Comparison of Energy-Related Carbon Dioxide Emissions Intensity of the International Iron and Steel Industry: Case Studies from China, Germany, Mexico, and the United States

TitleComparison of Energy-Related Carbon Dioxide Emissions Intensity of the International Iron and Steel Industry: Case Studies from China, Germany, Mexico, and the United States
Publication TypeReport
Year of Publication2016
AuthorsHasanbeigi, Ali, Jose Carlos Roj Cardenas, Lynn K. Price, Ryan Triolo, and Marlene Arens
Pagination1-36
Date Published12/2015
Keywordschina, CO2 emissions, Emissions Intensity Values, energy efficiency, energy-intensive manufacturing, Greenhouse gases, iron, Low Emissions, mexico, steel
Abstract

<p>Production of iron and steel is an energy-intensive manufacturing process. The energy efficiency of steel production has a direct impact on overall energy consumption and related carbon dioxide (CO<sub>2</sub>) emissions. The goal of this study was to develop a methodology for accurately comparing the energy-related CO<sub>2</sub> emissions intensity of steel production in different countries and to demonstrate the application of this methodology in an analysis of the steel industry in China, Germany, Mexico, and the U.S. Emissions intensity values are often sought by policy makers who must decide questions related to energy, greenhouse gases, and competitiveness. Our methodology addresses the industry's boundary definition, conversion factors, and industry structure. The results of our analysis show that, for the entire iron and steel production process, the base-case (2010) CO<sub>2</sub> emissions intensity was 2,148 kilogram (kg) CO<sub>2</sub>/tonne crude steel in China, 1,708 kg CO<sub>2</sub>/tonne crude steel in Germany, 1,080 kg CO<sub>2</sub>/tonne crude steel in Mexico, and 1,736 kg CO<sub>2</sub>/tonne crude steel in the U.S. One of the main reasons that Mexico has the lowest CO<sub>2</sub> emissions intensity is Mexico's large share of steel production using electric arc furnaces (EAFs) (69.4%). EAF steel production has lower CO<sub>2</sub> emissions intensity than production using blast furnaces/basic oxygen furnaces. China, by contrast, has the smallest share of EAF production among the four countries – 9.8% in the base-case year 2010. In one scenario, we applied the Chinese share of EAF production to the other three case-study countries; the result was an increase in CO<sub>2</sub> emissions intensity of steel production of 19% (2,036 kgCO<sub>2</sub>/tonne crude steel) in Germany, 92% (2,074 kgCO<sub>2</sub>/tonne crude steel) in Mexico, and 56% (2,703 kgCO<sub>2</sub>/tonne crude steel) in the U.S. compared to these countries' base-case analyses. In another scenario, we applied the Chinese national average grid electricity CO<sub>2</sub> emissions factor from 2010, which is the highest emissions factor among the four countries, to the other three countries. In that scenario, the CO<sub>2</sub> emissions intensity of steel production increased by 5% in Germany, 11% in Mexico, and 10% in the U.S. Additional scenarios were analyzed showing that when comparing the CO<sub>2</sub> emissions intensities of the steel industry in different countries, it is necessary to take into account the industry structure, especially the share of EAFs and the effect of electricity grid CO<sub>2</sub> emissions factors. This report also discusses a number of other important variables affecting steel industry CO<sub>2</sub> intensity.</p>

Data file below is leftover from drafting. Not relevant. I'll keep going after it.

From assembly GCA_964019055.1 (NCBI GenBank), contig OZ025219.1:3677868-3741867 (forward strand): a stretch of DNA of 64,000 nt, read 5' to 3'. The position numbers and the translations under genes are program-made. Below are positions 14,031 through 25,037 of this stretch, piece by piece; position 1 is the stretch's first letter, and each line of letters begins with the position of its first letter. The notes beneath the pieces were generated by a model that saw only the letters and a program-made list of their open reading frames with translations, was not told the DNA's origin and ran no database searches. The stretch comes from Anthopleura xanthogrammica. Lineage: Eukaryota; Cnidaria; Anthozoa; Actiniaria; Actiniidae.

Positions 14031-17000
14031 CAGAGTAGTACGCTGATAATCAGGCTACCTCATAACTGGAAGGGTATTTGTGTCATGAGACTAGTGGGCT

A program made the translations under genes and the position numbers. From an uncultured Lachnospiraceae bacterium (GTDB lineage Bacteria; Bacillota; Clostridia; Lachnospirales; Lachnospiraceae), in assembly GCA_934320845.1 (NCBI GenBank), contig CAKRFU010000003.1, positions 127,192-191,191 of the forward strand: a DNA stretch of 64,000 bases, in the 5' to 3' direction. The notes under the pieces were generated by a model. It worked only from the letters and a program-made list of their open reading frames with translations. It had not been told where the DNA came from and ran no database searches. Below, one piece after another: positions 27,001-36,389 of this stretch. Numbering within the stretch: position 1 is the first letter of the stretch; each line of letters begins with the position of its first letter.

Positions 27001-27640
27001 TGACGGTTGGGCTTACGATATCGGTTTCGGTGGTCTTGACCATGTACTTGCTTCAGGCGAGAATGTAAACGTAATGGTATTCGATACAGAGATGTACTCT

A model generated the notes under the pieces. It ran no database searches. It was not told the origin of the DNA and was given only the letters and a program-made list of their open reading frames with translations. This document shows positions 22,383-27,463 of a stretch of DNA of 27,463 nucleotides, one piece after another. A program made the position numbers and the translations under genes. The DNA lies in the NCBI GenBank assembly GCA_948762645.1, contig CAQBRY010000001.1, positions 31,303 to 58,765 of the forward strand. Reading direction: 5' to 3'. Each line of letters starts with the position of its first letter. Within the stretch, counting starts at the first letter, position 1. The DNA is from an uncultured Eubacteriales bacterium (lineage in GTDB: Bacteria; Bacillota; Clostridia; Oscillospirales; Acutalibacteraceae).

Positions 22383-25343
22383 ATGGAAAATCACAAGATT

LBNL Report Number

LBNL-1004069

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